North Review

The only way is onwards.

Of all the new genres to come out of the indie game boom, walking simulators have proved a good testcase for demonstrating how far creators can push ambiguity. North, the new investigative first-person adventure from developer Outland, makes a great claim as being the bravest yet in this regard, exploring themes like immigration and surveillance through the obscure and metaphorical instead of the literal. As a bite-sized journey North poses some interesting questions about the many Orwellian-inspired concepts it evokes, even if its execution isn’t always entirely successful.

North places you in the role of an unnamed traveller, exiled to a world filled with strange language, alien creatures, and seemingly vague concepts. Played out in a similar fashion to other walking simulators like What Remains of Edith Finch, Everybody’s Gone to the Rapture, and Gone Home, where North differs is in its desire to make players piece the story together rather than have one thrusted upon them. It only takes roughly an hour to complete (20 minutes if you leg it!), making it an easy experience to immerse yourself in for one sitting.

I use the word ‘immerse’ in particular because North is fantastic at creating a thick sense of atmosphere. Largely due to the absence of many other people in the game’s three-tiered city. While exploring you’ll traverse everything from shadow-induced cityscapes to desert-like mining factories, all of which work well to make you feel unsettlingly observed at all times. Your time spent in these locations is primarily spent solving basic logic puzzles and mind conundrums that’s meaning and importance is only really revealed by writing letters to your sister.

Many challenges work in the following way: Enter a room, try to find what to do in said room, post a letter to you sister revealing a clue about what to do, before returning to the room to do it. This unsurprisingly results in a lot of back-and-forth exploration, but North’s letter system is in theory only there to aid those who have no idea what to do next. The issue with this is that the next step in these puzzles are often so obscure you’ll often have no choice to rely on the letters. In this way, it wouldn’t be out of the question to describe North as a pretentious experience. But at least it’s one that doesn’t outstay its welcome.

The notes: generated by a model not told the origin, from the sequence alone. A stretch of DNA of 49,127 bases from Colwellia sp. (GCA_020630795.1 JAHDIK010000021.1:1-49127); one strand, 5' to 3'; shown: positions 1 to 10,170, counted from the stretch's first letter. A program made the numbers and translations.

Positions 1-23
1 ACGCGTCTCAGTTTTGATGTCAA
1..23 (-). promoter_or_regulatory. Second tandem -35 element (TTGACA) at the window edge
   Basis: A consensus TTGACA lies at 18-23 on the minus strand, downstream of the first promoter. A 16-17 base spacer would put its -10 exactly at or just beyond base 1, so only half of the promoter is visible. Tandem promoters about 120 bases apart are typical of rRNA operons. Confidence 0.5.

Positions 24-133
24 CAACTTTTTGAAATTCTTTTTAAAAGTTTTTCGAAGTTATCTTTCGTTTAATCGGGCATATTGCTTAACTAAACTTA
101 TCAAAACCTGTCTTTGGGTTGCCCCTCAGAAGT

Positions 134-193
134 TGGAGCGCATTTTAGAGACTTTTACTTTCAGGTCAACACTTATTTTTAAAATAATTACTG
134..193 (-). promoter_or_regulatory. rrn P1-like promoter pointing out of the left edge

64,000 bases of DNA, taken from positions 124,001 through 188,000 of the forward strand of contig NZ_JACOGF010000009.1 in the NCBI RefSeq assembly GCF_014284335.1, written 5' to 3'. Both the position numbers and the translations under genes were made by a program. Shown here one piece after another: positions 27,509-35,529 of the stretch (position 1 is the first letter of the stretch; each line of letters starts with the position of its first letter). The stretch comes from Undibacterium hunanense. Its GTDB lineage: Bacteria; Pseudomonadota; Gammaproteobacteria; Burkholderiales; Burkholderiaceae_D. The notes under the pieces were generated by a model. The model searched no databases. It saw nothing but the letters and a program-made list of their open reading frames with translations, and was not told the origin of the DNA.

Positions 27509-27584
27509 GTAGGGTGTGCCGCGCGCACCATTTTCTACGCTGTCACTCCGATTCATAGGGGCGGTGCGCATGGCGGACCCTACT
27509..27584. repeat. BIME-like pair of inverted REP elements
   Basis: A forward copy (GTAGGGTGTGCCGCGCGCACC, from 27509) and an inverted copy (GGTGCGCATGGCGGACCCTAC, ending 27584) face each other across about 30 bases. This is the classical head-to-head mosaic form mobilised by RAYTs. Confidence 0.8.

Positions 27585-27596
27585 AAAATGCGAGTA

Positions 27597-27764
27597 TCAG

Visually North can be best described as fine. It’s not doing anything that’s ground-breaking or visually spectacular per say, instead relying on some very unnerving imagery to convey its points in some manner. Don’t get me wrong this isn’t a horror game. However, some sequences are set to surprise and catch you off guard. One in particular that comes to mind involves being forced to accept a pill, but even then, what plays out on screen is largely static.

I can safely say that before diving into North, I’d never previously played a game like it. At times I’m trepid to even call it a game, but to describe it as otherwise would suggest that it’s in some way successful in its unorthodox execution. Definitely not for everybody and at times a little head-scratching, but for less than the price of coffee North might be a trip worth taking for those wanting to be challenged more in the medium.

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North is a brave entry into the Walking Simulator pantheon. Though not for everyone, it can be quite interesting to see how deep this rabbit hole goes.

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